Clairfication on Enums

style="FONT-SIZE: 10pt; FONT-FAMILY: Arial">Before I posted href="">about
enums I talked to a number of folks, but I did not get the full story. style="mso-spacerun: yes">  Prompted by href="">Jeroen Frijters comment I went back and checked
again…. Here is the quote from the Devlead for the JIT\Ngen: prefix = o ns = "urn:schemas-microsoft-com:office:office"

style="FONT-SIZE: 10pt; COLOR: navy; FONT-FAMILY: Arial">We do in fact load enum
types at JIT time (after all at JIT time we do need to determine if it is an
enum and fetch their values).    Also when enums are used as
parameters to functions we don’t know that they are enums (they look like value
classes in the signatures) unless we look them up (and we load them to determine
this).  style="FONT-SIZE: 10pt; FONT-FAMILY: Arial">

style="FONT-SIZE: 10pt; COLOR: navy; FONT-FAMILY: Arial">  style="FONT-SIZE: 10pt; FONT-FAMILY: Arial">

style="FONT-SIZE: 10pt; COLOR: navy; FONT-FAMILY: Arial">Thus in the jitted case
the enum will be loaded.   If the module is NGENed, it will also be
loaded but at NGEN time (and then persist the loaded class in the NGEN image).
During execution we will never look at that class, so it does not cost us any
working set memory (or time).  style="FONT-SIZE: 10pt; FONT-FAMILY: Arial">

style="FONT-SIZE: 10pt; COLOR: navy; FONT-FAMILY: Arial">  style="FONT-SIZE: 10pt; FONT-FAMILY: Arial">

style="FONT-SIZE: 10pt; COLOR: navy; FONT-FAMILY: Arial">I think it is fair to
say, however that people SHOULD be using Enums.   Any performance
problem associated with them are solvable.  style="FONT-SIZE: 10pt; FONT-FAMILY: Arial">

style="FONT-SIZE: 10pt; FONT-FAMILY: Arial">So, I was basically right in the
Ngen case and wrong in the JIT case, but I think my overall point still


Comments (17)

  1. Patrick Masterveck says:

    i don’t think so reading the two posts… sorry, your point was wrong.

  2. BradA says:

    So you think we should use ints rather than enums?

  3. Pete says:

    I can’t believe anyone could think the penalties in using enums would outway the benefits (over ints). It’s just inconceivable to me.

  4. To be clear, I absolutely agree with Brad. You *should* use enums instead of magic integers.

  5. Pete says:

    Enums are worth the effort.. has noone though of intellisense?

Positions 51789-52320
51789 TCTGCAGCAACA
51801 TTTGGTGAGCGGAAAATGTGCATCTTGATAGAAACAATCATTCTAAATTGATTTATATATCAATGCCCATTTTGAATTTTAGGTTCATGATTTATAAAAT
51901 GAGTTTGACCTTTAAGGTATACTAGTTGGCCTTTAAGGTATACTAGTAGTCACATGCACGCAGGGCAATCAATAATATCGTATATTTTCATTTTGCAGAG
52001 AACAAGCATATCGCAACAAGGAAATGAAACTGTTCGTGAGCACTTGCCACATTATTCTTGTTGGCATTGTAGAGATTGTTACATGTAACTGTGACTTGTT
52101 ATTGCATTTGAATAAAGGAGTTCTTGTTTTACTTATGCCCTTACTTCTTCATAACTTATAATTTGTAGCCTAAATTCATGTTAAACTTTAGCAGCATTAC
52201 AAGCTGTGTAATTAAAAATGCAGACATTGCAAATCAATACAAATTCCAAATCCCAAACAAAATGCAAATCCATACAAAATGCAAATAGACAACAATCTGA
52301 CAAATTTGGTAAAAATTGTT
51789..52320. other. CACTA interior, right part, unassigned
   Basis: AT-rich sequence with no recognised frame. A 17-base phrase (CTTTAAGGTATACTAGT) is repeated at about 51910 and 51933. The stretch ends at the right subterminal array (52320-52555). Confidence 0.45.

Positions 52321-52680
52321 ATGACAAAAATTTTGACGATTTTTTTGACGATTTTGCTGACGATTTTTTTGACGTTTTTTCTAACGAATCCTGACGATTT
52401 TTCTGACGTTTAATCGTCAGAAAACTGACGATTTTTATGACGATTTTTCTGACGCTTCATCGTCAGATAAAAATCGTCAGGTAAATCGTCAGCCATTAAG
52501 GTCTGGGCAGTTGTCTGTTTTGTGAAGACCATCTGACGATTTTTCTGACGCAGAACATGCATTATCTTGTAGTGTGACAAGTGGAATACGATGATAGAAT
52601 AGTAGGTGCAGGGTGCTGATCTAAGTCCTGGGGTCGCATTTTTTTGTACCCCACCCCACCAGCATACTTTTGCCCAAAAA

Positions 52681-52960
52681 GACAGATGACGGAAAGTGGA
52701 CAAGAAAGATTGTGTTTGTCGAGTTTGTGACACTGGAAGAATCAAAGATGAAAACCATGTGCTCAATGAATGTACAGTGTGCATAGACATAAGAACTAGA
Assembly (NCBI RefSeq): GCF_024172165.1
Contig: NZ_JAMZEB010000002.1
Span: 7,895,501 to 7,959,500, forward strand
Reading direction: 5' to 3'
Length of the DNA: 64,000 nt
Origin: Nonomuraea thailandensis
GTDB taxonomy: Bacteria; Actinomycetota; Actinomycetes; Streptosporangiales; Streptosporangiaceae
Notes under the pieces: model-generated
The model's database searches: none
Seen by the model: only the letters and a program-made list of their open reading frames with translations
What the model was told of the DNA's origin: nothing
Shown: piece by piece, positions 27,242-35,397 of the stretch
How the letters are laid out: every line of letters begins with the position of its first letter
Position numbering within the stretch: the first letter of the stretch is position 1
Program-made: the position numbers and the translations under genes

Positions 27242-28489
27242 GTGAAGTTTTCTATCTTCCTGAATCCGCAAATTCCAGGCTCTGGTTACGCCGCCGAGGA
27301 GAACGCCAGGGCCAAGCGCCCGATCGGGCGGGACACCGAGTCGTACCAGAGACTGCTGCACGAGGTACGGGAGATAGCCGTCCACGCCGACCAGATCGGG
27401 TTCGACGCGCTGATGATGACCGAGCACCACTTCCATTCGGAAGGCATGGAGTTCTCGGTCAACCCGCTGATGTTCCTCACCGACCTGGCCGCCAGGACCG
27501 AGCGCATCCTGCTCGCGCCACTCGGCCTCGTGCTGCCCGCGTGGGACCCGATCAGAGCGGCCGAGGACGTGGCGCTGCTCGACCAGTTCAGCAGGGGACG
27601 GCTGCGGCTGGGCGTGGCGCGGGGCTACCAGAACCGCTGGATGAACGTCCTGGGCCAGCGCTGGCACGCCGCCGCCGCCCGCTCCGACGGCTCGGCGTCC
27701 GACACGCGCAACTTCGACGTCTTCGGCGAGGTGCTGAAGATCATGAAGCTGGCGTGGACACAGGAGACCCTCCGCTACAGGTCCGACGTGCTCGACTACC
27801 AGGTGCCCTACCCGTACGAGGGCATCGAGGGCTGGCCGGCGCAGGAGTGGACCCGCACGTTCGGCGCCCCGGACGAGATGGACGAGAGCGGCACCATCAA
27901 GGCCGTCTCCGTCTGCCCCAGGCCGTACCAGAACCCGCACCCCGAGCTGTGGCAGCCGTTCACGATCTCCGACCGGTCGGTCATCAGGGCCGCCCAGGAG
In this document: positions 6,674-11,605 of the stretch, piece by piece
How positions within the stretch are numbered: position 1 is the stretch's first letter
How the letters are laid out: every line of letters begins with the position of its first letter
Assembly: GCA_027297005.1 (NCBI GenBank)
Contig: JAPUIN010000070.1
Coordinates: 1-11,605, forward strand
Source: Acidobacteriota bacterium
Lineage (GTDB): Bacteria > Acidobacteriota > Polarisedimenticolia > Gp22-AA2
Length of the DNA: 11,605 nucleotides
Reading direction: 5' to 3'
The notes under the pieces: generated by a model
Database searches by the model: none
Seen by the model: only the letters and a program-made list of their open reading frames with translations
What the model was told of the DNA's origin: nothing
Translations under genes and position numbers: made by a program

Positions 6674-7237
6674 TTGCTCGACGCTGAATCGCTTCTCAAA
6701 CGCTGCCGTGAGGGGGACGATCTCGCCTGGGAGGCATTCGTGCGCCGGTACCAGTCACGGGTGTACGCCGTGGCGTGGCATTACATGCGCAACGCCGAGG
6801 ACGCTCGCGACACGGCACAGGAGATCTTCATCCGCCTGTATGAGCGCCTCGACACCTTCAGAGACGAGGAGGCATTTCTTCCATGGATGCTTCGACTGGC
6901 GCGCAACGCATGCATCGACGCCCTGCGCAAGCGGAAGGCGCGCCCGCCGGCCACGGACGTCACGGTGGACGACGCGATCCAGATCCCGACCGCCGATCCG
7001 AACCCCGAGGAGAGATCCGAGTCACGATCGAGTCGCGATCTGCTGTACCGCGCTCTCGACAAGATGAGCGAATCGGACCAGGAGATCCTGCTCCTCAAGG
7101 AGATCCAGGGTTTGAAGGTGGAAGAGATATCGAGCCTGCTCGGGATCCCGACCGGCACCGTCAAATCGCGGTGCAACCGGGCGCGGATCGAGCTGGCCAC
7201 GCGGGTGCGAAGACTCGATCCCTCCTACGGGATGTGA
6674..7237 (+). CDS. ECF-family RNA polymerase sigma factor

6. MartinJ says:

    If I write a function that wants an enum passed into it, the enum is defined in the same assembly, most likely. I wouldn’t think that the cost of checking the enum would be that great. The JIT compiler doesn’t have to search very far to deal with the enum.

  7. Kevin Westhead says:

    The only problem with enums in C#, as I mentioned in the original blog entry and Pete mentioned above, is that there is no intellisense support. The VB editor has much better support for enums than the C# editor, you even get intellisense when writing a Select Case statement against an enum. I think the problem is that people get lazy; it’s easier to type a number that type out the first 4-5 characters of the enum name, followed by CTRL+SPACE to wake up intellisense.

  8. Mujtaba Syed says:

    Enums are a great addition, even if they are loaded into memory while JITing. The slight performance cost is worth it with the readability they lend to the code. They also are a great help to the developer, who instead of remembering magic numbers now can use intellisense (as Pete says; Kevin?).


  9. Kevin Westhead says:

    I should clarify my statement; no intellisense support should read limited intellisense support compared to VB. For example, if I have an enum called MyEnum and I type "MyEnum." then yes, I get a list of the members of MyEnum listed. However, if I have a method that has a MyEnum parameter as follows:

    private void MyMethod(MyEnum en)
    // …

    I’d like to see intellisense for MyEnum when I type "MyMethod(" rather than "MyMethod(MyEnum.".

  10. Pete says:

    Actually I was guessing about intellisense as I don’t use vs.

    Kevin: Surely when you type "MyMethod(" it will show you that the first param needed is a MyEnum? If so you know you have to type "MyEnum." at which point you should get the list?

    I could be wrong though.

  11. Pete says: